We then went to work to clear off another timbered farm the labor was hard as we had to cut down the timber, cut it in about sixteen foot lengths haul it together with oxen, pile it in piles four or five logs high and seven or eight logs wide and set fire to it and burn them up in the summer. Then we had to plant among the stumps which it took years to rout out. There was no prairie's in that country and it took a long time to make a start in a new country in them days. Those who have been raised in the far west has but little knowledge of the labor it took to make a start in the Canada timbered lands, although this was a much better country than the one we first settled in country of Dalhousie.

By this time father and mother was getting old and there was no one to help but Mary and me but I was full of life and strength at that time and was willing work and we soon began to gather comforts around us. In a few years my sister Mary was married to a man named George Sweeten, a native of Ireland and lived two miles from our home. By this time William's wife had four children and she was subject to fits and had fallen in the fires several times and was badly burnt. William took the best care of her he could but he was poor and being in a new country and having nothing but his labor to depend on he could not watch her as close as was necessary. His father-in-law lived in Delhousie where we moved from and had a number of single daughters at home and they wrote to him to bring her back there and they would take care of her until her daughter grew up or she got better. And so he took her and her youngest child William by name back to her father and mother and getting no better she died in a few years.

I think it was in the year 1844 that an elder named John Baraman brought the gospel of Jesus Christ to our neighborhood but I did not oppose but I went to their meetings to hear and judge for myself. The Methodist minister used to hold meeting in his house but where the meeting come at the same time as the Mormon meeting he would go two miles to hear what the Mormon's taught. I would tell them they could go ahead hold their meeting. My wife and father and mother would take care of them. They advised me not to go near them for if I did I would be deceived but I went when I pleased and never went out of my way to shun meeting them.

The Methodists soon drew their meeting from my house but I continued to go hear what the Mormon's taught. He would then compare their doctrine with the doctrine of Christ and his apostles till he was satisfied it was from God. Then he applied for baptism, this the first days of January 1845. He remarked I never will forget the time we went a mile and a half into the woods to find a suitable place. We cut a hole in the ice. It was 18 inches thick. His ther William baptized him. He was confirmed on a log near the water edge under the hands of William Gardner and Samuel Bolton the latter being mouth. He often said I cannot describe my feelings that I had at that time but he felt like little child and was very careful what I said or thought lest I might offend my Heavenly Father. My secret prayers and all my leisure time I kept a pocket Testament with him all the time and I found something new on every page and I began to turn down leaves and I found such strong proofs in favor of Mormonism. He said he only got three weeks in school and the rest he picked up in business and from his mother not having education has been a great drawback to him through life. It has made him feel awkward in society and made him prefer a backseat for fear of exposing his ignorance. He said he might have been some use to community if he got an education and it would have been quite a comfort to himself in place of fretting for the want of it.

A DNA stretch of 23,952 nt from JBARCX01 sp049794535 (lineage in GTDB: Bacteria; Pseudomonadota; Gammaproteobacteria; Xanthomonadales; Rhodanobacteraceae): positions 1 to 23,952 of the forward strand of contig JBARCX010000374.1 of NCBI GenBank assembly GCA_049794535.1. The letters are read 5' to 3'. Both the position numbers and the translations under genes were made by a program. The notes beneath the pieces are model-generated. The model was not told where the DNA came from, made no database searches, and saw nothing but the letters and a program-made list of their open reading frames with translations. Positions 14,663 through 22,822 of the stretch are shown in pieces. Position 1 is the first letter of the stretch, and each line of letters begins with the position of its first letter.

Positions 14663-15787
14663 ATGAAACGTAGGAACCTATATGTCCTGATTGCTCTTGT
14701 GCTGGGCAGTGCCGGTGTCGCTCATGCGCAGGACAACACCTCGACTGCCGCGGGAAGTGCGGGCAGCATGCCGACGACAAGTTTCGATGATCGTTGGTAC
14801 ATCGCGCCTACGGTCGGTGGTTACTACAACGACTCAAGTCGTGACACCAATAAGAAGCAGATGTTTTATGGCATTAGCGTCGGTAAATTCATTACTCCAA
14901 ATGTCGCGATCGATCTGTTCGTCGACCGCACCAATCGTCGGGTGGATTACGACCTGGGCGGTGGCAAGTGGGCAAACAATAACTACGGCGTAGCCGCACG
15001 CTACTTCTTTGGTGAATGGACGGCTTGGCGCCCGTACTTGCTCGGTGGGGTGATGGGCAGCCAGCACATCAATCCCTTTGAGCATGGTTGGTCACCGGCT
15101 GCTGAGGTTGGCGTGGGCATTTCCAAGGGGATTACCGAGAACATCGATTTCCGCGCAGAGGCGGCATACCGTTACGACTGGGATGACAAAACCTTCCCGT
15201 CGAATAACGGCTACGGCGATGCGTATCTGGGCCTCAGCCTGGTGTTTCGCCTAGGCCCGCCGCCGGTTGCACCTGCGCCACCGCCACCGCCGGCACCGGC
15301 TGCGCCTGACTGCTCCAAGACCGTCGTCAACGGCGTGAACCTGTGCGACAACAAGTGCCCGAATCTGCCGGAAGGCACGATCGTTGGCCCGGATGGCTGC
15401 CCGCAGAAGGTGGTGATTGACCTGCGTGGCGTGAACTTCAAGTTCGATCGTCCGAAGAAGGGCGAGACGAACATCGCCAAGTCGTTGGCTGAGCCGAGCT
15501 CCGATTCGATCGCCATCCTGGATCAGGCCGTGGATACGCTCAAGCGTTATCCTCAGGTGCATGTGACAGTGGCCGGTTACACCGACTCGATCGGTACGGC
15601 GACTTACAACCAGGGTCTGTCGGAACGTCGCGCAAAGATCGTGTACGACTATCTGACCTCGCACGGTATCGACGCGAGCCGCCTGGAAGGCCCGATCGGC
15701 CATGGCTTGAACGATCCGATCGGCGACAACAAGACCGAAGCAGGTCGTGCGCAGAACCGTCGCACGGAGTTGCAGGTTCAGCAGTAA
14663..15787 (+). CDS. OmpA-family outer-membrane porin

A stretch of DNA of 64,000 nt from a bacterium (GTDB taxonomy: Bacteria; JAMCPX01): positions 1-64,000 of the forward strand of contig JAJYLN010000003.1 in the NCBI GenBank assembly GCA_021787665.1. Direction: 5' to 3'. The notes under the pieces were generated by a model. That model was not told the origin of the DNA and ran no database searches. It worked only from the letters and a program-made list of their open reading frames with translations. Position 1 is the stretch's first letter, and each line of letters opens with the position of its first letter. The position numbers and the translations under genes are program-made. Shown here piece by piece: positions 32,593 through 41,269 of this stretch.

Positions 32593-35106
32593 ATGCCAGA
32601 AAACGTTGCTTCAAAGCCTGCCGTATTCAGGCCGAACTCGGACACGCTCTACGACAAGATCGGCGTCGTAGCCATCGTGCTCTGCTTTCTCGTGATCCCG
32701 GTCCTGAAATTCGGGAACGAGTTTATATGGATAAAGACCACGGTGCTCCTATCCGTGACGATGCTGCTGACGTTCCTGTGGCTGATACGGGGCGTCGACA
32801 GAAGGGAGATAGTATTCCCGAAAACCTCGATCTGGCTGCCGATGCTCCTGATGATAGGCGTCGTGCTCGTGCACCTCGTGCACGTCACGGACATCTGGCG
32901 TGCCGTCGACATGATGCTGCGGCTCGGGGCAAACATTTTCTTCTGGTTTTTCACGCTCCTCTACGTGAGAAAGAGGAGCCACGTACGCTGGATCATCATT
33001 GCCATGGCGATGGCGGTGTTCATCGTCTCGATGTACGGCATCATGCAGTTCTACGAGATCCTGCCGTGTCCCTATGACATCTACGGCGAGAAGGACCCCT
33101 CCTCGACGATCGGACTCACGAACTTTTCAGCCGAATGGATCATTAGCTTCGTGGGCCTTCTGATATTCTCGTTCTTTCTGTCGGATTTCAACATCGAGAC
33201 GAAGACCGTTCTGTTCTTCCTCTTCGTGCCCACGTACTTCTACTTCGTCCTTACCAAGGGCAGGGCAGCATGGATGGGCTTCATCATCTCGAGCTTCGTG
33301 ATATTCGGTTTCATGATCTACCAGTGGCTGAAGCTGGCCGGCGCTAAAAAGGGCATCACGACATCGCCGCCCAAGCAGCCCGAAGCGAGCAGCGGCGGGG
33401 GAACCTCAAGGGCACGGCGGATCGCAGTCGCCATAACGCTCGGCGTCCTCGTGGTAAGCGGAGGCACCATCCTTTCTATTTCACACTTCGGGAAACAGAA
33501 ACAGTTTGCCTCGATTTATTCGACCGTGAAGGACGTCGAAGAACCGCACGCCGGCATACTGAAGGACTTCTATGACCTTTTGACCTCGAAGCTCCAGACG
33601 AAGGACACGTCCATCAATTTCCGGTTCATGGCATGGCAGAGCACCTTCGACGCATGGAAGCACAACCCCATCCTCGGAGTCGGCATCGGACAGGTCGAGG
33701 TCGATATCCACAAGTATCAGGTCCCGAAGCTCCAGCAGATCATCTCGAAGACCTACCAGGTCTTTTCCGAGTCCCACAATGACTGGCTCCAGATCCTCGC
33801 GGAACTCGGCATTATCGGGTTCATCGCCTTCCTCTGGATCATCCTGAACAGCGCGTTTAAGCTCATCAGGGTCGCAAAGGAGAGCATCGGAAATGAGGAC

He often said to his children to educate their children if it was only common book learning that they need to use everyday of their life even if they have to do without some of the things of the fashions that are outside of the Kingdom of God.

I wish them to profit by what I have suffered in not having an education when he was seventeen or eighteen years old, a temperance man come around and I signed the pledge not that I was given to drinking, but they advised him to sign it to encourage others that was give to drink to sign it. And that pledge he kept for eight years although he lived in a neighborhood where whiskey was most as common as water at all public gatherings and I was often urged to drink and often sneered because I would not way back in 1838 he joined the Methodist church and though it was all right but he found they were not sincere and he could not stand a hypocrite and he found they were not honest in their belief.